Three years ago, she said, Doan started a performance camp for youth, who receive instruction from music education and performing art majors in college. Those college students met Doan when they were in middle and high school.
Her rapport with the teens is appreciated by local teachers as well, including high school English teacher Cynthia Hyatt, who said, “Laurie is the most supportive public librarian I have ever worked with in my life. Her energy and commitment for teens getting involved in their community is incomparable. Laurie is perhaps the most positive person I know. I never hear of unkind word come from her mouth. She always puts a positive spin on everything.”
Doan understands the many challenges teens face, including those with special needs. One parent said, “Laurie embraced my son despite his challenges with Asperger’s. She saw passion and creativity where most people just see a child who is different. With Laurie's guidance my son got to act in musicals at the library and from there had the confidence to participate in advanced theatre classes at his high school and participate in a dramatic group presentation for National History Day state competition where he made it to the final round. People with disabilities often find trouble finding jobs. Laurie's helped to build his professional skills by providing him with an internship at the library. This will help prepare my son for the future working world.”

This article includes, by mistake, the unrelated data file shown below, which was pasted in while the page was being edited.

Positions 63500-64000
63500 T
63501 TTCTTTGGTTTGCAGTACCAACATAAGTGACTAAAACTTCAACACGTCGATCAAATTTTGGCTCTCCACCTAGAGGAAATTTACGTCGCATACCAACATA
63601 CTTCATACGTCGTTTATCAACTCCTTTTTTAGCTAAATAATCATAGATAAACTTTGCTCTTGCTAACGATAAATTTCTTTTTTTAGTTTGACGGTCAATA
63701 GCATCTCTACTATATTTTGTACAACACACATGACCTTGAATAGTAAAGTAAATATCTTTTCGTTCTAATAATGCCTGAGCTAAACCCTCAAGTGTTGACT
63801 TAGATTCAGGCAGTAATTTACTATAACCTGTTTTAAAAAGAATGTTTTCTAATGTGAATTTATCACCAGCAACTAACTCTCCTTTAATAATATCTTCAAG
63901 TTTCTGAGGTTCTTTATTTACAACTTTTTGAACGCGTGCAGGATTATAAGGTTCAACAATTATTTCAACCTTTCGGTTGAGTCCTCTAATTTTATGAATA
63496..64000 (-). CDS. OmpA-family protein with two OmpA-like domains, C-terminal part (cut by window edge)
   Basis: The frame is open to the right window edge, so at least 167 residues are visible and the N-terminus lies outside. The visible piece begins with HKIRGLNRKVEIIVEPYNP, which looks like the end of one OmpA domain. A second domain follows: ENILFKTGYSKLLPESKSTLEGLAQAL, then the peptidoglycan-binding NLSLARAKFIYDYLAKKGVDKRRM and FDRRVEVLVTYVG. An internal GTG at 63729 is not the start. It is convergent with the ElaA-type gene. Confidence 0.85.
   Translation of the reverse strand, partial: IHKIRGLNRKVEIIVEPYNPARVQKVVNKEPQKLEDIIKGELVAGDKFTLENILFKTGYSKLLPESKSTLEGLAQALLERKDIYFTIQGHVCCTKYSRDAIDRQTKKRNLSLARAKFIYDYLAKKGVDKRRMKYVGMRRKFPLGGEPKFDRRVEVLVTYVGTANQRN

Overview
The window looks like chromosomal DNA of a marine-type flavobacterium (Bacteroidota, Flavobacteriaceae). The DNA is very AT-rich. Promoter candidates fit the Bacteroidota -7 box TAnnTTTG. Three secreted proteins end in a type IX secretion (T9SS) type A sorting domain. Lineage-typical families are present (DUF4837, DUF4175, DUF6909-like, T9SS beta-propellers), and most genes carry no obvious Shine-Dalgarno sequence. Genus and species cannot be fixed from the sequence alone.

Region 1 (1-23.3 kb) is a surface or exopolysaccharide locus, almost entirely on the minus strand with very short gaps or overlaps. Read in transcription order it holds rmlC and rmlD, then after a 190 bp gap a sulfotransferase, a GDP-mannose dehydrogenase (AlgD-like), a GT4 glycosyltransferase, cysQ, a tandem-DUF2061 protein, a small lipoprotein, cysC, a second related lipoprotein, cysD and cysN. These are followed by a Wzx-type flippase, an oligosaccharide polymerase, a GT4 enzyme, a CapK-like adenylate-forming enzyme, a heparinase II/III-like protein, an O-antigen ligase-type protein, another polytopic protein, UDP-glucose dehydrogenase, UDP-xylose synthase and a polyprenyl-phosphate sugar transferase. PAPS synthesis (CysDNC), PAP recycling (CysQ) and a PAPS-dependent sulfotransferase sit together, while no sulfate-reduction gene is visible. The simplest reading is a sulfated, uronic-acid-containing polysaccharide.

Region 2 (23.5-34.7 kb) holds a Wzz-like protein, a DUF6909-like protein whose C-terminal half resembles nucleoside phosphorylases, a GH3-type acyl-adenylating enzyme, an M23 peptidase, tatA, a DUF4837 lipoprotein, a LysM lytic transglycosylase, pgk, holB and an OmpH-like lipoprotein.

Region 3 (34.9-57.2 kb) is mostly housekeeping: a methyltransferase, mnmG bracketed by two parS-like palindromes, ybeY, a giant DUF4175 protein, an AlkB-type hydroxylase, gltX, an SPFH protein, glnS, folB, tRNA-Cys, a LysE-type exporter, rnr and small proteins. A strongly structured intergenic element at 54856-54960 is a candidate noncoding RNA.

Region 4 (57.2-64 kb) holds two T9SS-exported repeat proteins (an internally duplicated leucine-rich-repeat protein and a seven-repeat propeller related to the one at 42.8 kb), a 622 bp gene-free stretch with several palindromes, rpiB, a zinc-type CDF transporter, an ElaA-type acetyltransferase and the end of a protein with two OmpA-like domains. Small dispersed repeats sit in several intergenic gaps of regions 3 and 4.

Shortly after winning the award, Doan was interviewed for the YALSA Blog http://yalsa.ala.org/blog/2018/01/30/i-love-my-librarian-award-spotlight-laurie-doan/.
She told YALSA, “We can help the next generation find their purpose by connecting them with mentors and giving them a sandbox (space) to create in. We can encourage them to try to do hard things and to finish what they start.”
Asked about the challenges she faces in implementing her philosophy of young adult service, she said, “The biggest thing is to know yourself and be conscious of your own traits. I always tended to be perfectionist which can make you risk-adverse. I needed to let go of that and embrace failure. I always tell the students, ‘It’s not always what you get that takes you far. It’s what you don’t get.’ Our failures teach the most valuable lessons; mainly they teach us if you’re tenacious about a goal.”
She talked about how she has utilitzed space in the library to serve teens.
“The Venue is a flexible space that can be set up for movie nights, a meeting space, or (extremely popular) a coffeehouse.”
She said the standard meeting room equipment includes “microphones, computer, projector, screens, DVD Player, folding tables, chairs, and kitchen. Through careful budgeting over many years, the teen program also has amassed speakers, a mixer, pipe and drape, keyboard, amps, mics, and an electronic drum set.”
In addition, there is a portable lighting system specifically designed for the space and built with funds raised by the teens themselves.
“The community’s response has been positive,” she said. “They appreciate that teens need a place to express themselves and to socialize. Plus, it’s a great opportunity for friends and family to experience quality performances in our own Strafford Park. No need to pay for parking, take the train, or purchase tickets.”
Learn more about the winners of the 2017 I Love My Librarian Award.